When it comes to debbie tucker green, I am quite simply a fan. Her beautiful but brutalising powers of linguistic invention coupled with a highly-charged political voice make Green one of the most accomplished and innovative dramatists on the contemporary British stage.
Unlike other of her recent plays that have appeared at the Royal Court Theatre, Green’s new play, Nut, is on at the National’s studio space, The Shed. This is a temporary space while the Cottesloe studio under goes a programme of refurbishment. From the outside The Shed appears like a giant-sized block of lego – actually a rather seasonal, festive block at the moment as its red turreted build towers castle-like over the tiny Christmas huts that line the South Bank. Once inside, it put me in mind of the RSC’s The Other Place in Stratford, or at least my memories of it from many years ago, and the feeling that it is in these kinds of spaces, those operating to the side of the larger and more lavish auditoria, that the most exciting work is happening.
I had high expectations and the production did not disappoint. Directed by green, with the wonderful Nadine Marshall reprising a main role (she has been appearing in green’s plays since Born Bad in 2003), the cast delivered a memorable and mesmerising ensemble performance. Equally impressive was Lisa Marie Hall’s design: touches of a domestic interior (kettle, cups, everyday clothes and shoes) are abstracted into a sense of other-worldliness; skeletal girders arch over the playing space, incorporating suspended chairs and a spiralling staircase. When a coat is hung up, the structure swings slightly, pendulum-like, resulting in an aesthetic mirroring of the rhythmical shifts between the characters.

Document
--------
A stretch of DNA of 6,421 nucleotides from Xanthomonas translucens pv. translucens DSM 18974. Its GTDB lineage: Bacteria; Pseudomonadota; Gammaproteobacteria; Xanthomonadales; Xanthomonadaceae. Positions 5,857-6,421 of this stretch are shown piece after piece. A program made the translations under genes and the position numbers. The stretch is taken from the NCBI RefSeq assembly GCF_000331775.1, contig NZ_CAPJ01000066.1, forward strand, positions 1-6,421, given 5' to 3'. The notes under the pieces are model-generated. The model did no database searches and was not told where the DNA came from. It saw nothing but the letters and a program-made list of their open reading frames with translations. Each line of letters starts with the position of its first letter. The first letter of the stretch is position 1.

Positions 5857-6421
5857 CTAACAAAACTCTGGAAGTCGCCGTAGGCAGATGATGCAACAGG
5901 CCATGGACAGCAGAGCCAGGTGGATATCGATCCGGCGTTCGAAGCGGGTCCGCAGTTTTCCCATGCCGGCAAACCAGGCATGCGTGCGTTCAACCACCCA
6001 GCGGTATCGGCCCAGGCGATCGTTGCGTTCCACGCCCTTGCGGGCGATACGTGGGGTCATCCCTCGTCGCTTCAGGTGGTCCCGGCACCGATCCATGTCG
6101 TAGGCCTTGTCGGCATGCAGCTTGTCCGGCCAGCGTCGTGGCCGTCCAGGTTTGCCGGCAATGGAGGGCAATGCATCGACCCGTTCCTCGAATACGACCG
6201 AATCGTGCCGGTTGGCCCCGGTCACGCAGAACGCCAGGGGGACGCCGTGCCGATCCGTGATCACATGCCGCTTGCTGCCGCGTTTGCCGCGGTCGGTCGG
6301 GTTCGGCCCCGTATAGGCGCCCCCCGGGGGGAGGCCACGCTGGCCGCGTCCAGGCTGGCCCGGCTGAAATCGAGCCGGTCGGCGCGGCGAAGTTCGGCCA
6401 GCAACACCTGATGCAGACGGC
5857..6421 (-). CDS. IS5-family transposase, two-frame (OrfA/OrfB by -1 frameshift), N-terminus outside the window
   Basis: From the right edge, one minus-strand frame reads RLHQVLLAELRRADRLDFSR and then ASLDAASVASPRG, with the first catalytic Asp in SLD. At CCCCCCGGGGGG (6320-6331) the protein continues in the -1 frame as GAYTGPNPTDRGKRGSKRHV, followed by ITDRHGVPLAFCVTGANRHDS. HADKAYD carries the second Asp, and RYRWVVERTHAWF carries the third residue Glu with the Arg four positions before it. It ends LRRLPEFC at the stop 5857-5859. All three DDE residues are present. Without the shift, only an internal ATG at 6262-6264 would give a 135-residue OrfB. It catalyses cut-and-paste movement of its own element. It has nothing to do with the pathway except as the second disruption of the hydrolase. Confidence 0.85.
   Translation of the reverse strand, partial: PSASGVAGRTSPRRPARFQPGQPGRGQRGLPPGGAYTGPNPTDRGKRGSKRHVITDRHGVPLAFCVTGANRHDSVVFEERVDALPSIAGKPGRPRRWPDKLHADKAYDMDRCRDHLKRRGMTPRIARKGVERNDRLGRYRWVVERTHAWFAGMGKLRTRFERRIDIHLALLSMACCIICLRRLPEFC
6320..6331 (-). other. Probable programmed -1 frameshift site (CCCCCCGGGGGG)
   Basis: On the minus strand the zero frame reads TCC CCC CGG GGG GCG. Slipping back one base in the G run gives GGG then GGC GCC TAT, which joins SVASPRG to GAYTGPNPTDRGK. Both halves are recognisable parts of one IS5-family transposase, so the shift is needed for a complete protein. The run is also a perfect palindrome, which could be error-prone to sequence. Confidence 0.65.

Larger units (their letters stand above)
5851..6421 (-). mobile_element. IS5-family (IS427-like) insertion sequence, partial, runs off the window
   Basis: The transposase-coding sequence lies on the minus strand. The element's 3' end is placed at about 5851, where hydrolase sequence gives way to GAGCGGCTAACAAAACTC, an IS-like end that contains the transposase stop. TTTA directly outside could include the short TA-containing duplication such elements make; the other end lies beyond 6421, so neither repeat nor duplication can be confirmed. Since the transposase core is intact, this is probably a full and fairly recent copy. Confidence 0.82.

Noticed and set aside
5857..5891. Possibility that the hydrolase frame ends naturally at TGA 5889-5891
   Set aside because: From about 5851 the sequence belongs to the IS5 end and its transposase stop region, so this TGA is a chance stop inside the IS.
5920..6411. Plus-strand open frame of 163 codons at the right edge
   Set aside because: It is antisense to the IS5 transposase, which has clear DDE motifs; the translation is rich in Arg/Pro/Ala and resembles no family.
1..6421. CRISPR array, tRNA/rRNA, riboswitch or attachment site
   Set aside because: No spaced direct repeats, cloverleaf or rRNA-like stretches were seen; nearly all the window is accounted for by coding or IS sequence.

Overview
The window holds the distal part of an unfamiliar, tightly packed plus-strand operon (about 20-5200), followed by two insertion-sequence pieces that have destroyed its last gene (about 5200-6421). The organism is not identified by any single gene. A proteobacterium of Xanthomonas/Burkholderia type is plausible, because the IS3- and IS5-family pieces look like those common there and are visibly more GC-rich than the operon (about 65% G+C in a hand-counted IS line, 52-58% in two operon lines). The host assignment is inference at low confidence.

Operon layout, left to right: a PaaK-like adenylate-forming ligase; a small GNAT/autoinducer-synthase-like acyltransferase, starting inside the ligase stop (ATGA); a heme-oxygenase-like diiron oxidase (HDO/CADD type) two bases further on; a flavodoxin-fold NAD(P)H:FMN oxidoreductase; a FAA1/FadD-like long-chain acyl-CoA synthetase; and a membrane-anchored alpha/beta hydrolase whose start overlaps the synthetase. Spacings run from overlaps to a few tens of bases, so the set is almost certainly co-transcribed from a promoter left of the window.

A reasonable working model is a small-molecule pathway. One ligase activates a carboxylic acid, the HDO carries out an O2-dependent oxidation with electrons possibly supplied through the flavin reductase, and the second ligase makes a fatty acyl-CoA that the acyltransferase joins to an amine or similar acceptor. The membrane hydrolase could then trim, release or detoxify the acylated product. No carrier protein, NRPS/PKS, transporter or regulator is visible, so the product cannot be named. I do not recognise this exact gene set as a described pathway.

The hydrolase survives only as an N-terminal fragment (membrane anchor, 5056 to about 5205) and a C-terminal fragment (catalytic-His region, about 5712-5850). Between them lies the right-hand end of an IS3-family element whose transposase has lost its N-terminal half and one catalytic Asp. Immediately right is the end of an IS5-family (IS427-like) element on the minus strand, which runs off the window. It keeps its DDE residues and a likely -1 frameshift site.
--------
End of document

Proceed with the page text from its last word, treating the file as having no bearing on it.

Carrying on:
The space is Elayne’s (Marshall) place and the characters who inhabit the stage with her in the first act – Aimee (white female), Devon (black male) and Trey (black boy) – appear, like the setting, as both of this world and from another world. How to write your eulogy is the play’s opening subject, competitively, darkly and yet humorously debated between Elayne and Aimee. There is a line of Aimee’s that captures the feel of this act, if not the fabric of the play overall, the moment when she speaks of ‘an emotional stain’. ‘An emotional stain’ aptly sums up the affectivity of green’s writing: the way her language moves us to think, or invites us to feel (rather than reason) our way to an understanding of her dramatic landscape.
Withholding understanding, leaving us to fill in the gaps and work towards a more complete (yet still productively incomplete) understanding of that landscape is also characteristic of green’s work. By Act 2 and the introduction of Elayne’s younger sister and her ex-husband engaging in a custodial dispute over their (unseen) young daughter, there is an overriding feeling of lives and relationships adrift and emotionally riven. And the play’s final encounter between Elayne and her sister reminds of the sisters’ scene in green’s earlier play, Stoning Mary, and their struggle, if not failure, to communicate.
Strategically woven into the drama are Elayne’s attempts to maintain a hold on reality: obsessive compulsive list-making and the lining up or tidying up of shoes to the edge of the stage. A repeated party trick of flicking cigarette ash into an upturned palm without burning the skin is ritualistically re-imaged as an act of self-harming. By the close of the play the auditorium was shrouded in smoke from the lighting up of herbal cigarettes; the acrid smell lingered as the sparks were extinguished and the final words spent.
Elliptical, dark, moving and yet funny in its observational detail about lives and relationships that are damaged, and with its surreal slippage into the deadly struggle to stay alive, Nut makes for compelling viewing.